One Big Happy Family: 18 Writers Talk About Polyamory, Open Adoption, Mixed Marriage, Househusbandry, Single Motherhood, And Other Realities Of Truly Modern Love
by Rebecca Walker
Publication Date: Feb 19, 2009
List Price: $25.95
Format: Hardcover, 288 pages
Imprint: Riverhead Hardcover
Publisher: Penguin Random House
Parent Company: Bertelsmann
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An illuminating, entertaining, and provocative immersion in today’s American family, with essays from ZZ Packer, Dan Savage, Min Jin Lee, asha bandele, Alisa Valdes-Rodriguez, and others, illustrating the changing realities of domestic life.
Edited by bestselling author Rebecca Walker, this anthology invites us to step into the center of a range of different domestic arrangements and take a good look around. From gay adoption to absentee fathers, from open marriages to green-card marriages, the reality of the American household has altered dramatically over the last three decades. With changing values and expectations, fluid gender roles, and a shifting economy, along with increase in infertility, adoption, and the incidence of mixed-race couples, people across the country are redefining the standard arrangement of family life. In a collection of eighteen honest, personal, and deeply affecting essays from an array of writers, One Big Happy Family offers a fresh look at how contemporary families are adapting to this altering reality.
Each writing from the perspective of his or her own unique domestic arrangements and priorities, the authors of these essays explore topics like transracial adoption, bicultural marriage and children, cohousing, equal parenting, and the creation of virtual families. Dan Savage writes about the unexpected responsibilities of open adoption. Jenny Block tells of the pros and cons of her own open marriage. ZZ Packer explores the ramifications of, and her own self-consciousness about, having a mixed-race child. asha bandele writes of her decision to have a child with a man in prison for life. And Min Jin Lee points to the intimacy shared by a mother and her child’s hired caregiver.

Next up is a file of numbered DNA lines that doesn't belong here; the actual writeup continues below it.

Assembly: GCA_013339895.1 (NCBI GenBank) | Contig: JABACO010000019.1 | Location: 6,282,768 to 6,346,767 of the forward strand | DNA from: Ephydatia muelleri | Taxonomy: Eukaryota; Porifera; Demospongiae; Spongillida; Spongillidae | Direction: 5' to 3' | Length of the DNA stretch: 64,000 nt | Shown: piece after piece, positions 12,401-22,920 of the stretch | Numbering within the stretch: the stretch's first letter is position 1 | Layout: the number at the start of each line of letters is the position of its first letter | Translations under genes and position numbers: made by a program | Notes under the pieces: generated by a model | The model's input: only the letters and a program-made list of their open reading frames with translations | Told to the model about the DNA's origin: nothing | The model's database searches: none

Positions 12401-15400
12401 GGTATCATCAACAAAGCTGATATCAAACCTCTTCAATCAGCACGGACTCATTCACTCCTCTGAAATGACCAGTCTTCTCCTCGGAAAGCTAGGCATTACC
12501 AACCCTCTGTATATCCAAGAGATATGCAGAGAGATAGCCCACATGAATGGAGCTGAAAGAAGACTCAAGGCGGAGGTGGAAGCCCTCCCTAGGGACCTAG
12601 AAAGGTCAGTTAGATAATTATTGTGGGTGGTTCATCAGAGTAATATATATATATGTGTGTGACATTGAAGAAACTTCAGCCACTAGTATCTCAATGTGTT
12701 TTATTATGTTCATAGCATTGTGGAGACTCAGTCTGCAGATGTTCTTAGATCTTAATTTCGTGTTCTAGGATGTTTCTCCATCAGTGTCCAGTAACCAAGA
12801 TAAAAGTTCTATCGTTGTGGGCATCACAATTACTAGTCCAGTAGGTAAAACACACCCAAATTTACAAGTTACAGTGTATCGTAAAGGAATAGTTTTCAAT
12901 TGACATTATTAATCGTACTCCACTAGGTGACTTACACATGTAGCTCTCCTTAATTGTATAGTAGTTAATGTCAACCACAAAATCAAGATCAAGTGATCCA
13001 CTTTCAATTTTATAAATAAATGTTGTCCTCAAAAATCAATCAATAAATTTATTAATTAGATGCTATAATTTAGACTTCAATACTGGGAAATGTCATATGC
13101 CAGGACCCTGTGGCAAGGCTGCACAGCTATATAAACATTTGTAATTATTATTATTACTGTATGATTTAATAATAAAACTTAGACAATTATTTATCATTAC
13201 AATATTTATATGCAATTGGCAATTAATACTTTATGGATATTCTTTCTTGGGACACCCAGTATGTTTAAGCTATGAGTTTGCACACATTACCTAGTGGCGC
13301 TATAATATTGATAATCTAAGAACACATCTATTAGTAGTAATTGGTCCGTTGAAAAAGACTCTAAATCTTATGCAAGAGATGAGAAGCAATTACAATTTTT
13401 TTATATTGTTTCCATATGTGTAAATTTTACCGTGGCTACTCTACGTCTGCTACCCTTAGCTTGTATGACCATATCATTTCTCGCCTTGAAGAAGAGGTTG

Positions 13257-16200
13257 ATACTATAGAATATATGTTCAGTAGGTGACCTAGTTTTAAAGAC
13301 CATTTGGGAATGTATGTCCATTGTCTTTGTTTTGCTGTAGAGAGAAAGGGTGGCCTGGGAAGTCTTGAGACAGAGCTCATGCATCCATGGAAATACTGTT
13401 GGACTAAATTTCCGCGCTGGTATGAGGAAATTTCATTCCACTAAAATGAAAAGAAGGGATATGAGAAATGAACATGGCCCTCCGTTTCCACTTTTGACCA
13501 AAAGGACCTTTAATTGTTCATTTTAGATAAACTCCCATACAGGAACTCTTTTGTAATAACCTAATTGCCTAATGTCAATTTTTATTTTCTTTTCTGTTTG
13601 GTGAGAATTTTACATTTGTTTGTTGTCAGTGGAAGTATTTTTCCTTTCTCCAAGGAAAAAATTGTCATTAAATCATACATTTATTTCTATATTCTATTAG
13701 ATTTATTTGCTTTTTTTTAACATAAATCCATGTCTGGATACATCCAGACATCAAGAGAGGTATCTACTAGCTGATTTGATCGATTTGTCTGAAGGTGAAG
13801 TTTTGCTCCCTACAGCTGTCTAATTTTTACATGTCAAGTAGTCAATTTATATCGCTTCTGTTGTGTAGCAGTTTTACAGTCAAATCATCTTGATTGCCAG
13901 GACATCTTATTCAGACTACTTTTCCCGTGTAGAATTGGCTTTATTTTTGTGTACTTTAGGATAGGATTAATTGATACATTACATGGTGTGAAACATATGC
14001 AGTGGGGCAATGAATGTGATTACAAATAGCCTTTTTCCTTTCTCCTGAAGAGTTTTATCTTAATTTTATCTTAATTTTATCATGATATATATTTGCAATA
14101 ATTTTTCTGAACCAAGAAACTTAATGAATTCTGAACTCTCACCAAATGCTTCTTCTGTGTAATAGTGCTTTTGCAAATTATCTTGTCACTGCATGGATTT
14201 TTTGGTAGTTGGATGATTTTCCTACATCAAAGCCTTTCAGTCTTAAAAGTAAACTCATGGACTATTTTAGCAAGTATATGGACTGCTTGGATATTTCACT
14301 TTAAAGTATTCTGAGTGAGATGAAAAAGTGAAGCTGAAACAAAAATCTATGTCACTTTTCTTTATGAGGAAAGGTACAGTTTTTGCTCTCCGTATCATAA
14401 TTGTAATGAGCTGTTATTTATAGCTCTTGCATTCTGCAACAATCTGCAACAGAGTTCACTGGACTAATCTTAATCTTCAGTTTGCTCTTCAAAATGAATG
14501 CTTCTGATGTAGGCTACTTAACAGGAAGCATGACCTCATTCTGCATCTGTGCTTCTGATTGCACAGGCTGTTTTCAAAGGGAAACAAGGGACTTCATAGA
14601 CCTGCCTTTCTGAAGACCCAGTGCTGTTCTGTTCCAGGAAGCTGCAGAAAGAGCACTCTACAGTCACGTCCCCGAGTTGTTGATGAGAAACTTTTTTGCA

All of these pieces smartly discuss the various cultural pressures, issues, and realities for families today, in a manner that is inviting and accessible—sometimes humorous, sometimes moving, sometimes shocking, but always fascinating.
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